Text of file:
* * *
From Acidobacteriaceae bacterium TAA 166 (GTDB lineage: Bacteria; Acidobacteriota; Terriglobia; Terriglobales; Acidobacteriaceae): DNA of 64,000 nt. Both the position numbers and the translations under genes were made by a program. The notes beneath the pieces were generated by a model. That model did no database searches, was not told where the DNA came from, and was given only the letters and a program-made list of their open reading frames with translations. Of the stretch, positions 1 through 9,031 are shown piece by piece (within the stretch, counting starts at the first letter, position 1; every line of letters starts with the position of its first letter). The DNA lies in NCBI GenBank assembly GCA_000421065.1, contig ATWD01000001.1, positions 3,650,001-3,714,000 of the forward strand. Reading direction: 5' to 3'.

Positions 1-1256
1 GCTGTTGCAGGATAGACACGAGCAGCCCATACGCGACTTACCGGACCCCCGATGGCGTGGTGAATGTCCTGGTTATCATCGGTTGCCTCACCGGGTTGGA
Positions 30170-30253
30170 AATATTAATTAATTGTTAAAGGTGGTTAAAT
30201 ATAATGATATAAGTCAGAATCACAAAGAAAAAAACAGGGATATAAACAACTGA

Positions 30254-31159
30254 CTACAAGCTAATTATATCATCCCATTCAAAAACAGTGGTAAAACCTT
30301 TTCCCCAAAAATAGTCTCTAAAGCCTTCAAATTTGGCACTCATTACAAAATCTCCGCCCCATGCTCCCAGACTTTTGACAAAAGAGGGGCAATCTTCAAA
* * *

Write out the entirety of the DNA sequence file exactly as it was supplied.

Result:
From Acidobacteriaceae bacterium TAA 166 (GTDB lineage: Bacteria; Acidobacteriota; Terriglobia; Terriglobales; Acidobacteriaceae): DNA of 64,000 nt. Both the position numbers and the translations under genes were made by a program. The notes beneath the pieces were generated by a model. That model did no database searches, was not told where the DNA came from, and was given only the letters and a program-made list of their open reading frames with translations. Of the stretch, positions 1 through 9,031 are shown piece by piece (within the stretch, counting starts at the first letter, position 1; every line of letters starts with the position of its first letter). The DNA lies in NCBI GenBank assembly GCA_000421065.1, contig ATWD01000001.1, positions 3,650,001-3,714,000 of the forward strand. Reading direction: 5' to 3'.

Positions 1-1256
1 GCTGTTGCAGGATAGACACGAGCAGCCCATACGCGACTTACCGGACCCCCGATGGCGTGGTGAATGTCCTGGTTATCATCGGTTGCCTCACCGGGTTGGA
Positions 30170-30253
30170 AATATTAATTAATTGTTAAAGGTGGTTAAAT
30201 ATAATGATATAAGTCAGAATCACAAAGAAAAAAACAGGGATATAAACAACTGA

Positions 30254-31159
30254 CTACAAGCTAATTATATCATCCCATTCAAAAACAGTGGTAAAACCTT
30301 TTCCCCAAAAATAGTCTCTAAAGCCTTCAAATTTGGCACTCATTACAAAATCTCCGCCCCATGCTCCCAGACTTTTGACAAAAGAGGGGCAATCTTCAAA